Maryland is becoming the first US state to ban neonicotinoid pesticides containing-to help increase the decreasing number of honey bees.
Honey bee populations in the state of Maryland have declined by 61% since 2015, according to the USDA.
This incredible statistic (twice higher than the national average) is why beekeepers across the state are celebrating the recent decision to ban pesticides that have been linked to Colony Collapse Disorder.
Pesticides ban the killing of bees
In April, a report ThinkProgress, the Maryland House and Senate jointly agreed and approved a final version of the Pollinator Protection Act Maryland.
If deemed worthy of passage, legislation will eliminate almost entirely consumer use of the widely used pesticide that has been shown to have a negative impact on bee populations.
Essentially, Maryland will become the first state in the US to ratify such protection for our pollinators ones.
Although scientists have not identified a single cause behind the mass deaths of bees, most agree that pesticides are a major contributor. The reason for the ban on neonicotinoids are not passed across the country because the USDA has failed to declare a link between neonics and death of bees.
Reportedly, pesticides widely used are a key part of the expanding global market insecticide projected at about $ 15 billion in revenue.
The EPA is reviewing the link between different varieties of insecticides and deaths of bees, however. These results will be shared with the public in 2018, the ban on same year Maryland neonicotinoid pesticides containing-enters into force.
Regarding legislation, Tiffany Finck-Haynes, an activist of Friends of the Earth, said “Maryland [pollinator] losses are really amazing.” He also noted that the loss of “sustainable” bees are considered to be about 10 to 15 percent of a colony -. significantly less than what has been experiencing Maryland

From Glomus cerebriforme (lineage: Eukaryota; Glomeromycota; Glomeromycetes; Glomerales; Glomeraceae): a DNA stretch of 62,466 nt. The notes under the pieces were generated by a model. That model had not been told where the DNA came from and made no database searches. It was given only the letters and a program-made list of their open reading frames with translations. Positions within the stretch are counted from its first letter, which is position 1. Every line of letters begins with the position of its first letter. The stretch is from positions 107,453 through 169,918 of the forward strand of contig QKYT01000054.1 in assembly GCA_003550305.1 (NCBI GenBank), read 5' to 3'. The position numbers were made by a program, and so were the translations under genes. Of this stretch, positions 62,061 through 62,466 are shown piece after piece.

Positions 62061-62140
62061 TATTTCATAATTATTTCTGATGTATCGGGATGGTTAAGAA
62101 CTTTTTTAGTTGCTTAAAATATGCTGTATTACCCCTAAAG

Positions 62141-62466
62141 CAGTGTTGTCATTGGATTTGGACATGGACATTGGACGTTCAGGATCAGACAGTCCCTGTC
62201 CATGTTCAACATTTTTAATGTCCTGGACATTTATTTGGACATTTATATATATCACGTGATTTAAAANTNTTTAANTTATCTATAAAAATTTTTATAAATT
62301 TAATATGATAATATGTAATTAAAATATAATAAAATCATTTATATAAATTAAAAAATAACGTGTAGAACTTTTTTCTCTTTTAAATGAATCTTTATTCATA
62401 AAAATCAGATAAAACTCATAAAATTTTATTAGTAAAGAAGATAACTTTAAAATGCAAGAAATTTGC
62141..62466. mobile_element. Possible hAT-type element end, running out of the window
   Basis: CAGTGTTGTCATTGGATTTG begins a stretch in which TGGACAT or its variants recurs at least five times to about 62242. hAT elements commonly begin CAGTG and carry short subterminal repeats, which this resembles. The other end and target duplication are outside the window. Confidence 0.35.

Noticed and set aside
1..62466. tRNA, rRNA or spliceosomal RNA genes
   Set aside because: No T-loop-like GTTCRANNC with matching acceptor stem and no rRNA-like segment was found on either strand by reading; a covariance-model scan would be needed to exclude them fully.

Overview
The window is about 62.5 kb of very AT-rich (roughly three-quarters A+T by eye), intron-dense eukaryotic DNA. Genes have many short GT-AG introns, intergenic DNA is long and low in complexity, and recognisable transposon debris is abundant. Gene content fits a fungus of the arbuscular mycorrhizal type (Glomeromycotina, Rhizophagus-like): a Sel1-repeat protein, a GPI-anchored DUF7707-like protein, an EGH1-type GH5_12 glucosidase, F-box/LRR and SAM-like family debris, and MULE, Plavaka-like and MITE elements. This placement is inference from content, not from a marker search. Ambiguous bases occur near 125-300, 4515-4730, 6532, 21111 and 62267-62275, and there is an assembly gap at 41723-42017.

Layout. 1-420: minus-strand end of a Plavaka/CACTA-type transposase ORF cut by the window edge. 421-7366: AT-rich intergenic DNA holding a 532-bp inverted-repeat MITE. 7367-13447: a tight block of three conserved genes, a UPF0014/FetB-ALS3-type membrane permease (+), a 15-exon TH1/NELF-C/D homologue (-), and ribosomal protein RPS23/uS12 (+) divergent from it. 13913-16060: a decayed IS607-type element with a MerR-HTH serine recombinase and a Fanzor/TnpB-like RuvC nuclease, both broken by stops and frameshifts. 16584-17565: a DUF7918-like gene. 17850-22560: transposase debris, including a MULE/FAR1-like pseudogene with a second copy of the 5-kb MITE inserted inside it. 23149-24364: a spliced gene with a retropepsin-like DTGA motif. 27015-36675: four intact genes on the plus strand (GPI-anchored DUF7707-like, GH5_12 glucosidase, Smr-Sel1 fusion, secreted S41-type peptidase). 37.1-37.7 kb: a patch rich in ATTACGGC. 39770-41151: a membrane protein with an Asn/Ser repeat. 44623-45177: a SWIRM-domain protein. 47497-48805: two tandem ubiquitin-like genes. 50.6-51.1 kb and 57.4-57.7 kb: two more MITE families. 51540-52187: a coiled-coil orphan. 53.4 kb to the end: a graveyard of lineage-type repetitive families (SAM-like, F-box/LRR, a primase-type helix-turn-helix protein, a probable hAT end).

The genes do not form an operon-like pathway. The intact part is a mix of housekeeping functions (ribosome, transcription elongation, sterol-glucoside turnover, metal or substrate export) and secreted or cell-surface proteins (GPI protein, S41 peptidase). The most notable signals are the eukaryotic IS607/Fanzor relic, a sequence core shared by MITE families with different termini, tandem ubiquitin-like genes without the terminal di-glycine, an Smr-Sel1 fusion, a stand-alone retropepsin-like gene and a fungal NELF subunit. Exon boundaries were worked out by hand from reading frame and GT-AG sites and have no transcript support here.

Recently, in the last couple of years, scientists have found a number of links between neonicotinoids and poor health of the bees.
For example, one study found that exposure to neonicotinoids affected the brain of a bee. This results in the inability to distinguish the scent of food. Other studies suggest that exposure to pesticides can even weaken the immune system of a bee, which makes it harder to combat the virus.
Of course, honeybee populations are also threatened by a decline in food sources and the Varroa mite -. Both have been implicated in colony collapse disorder
Del. Anne Healey, D-Prince George, author of the House version of the bill “County.
The new law would be a point of reference and would establish a standard that other states may follow. Our bees are in serious trouble, and if we lose our bees and other pollinators, one third of our food supply is in danger, it will take more than good intentions to preserve and protect bees and other pollinators.
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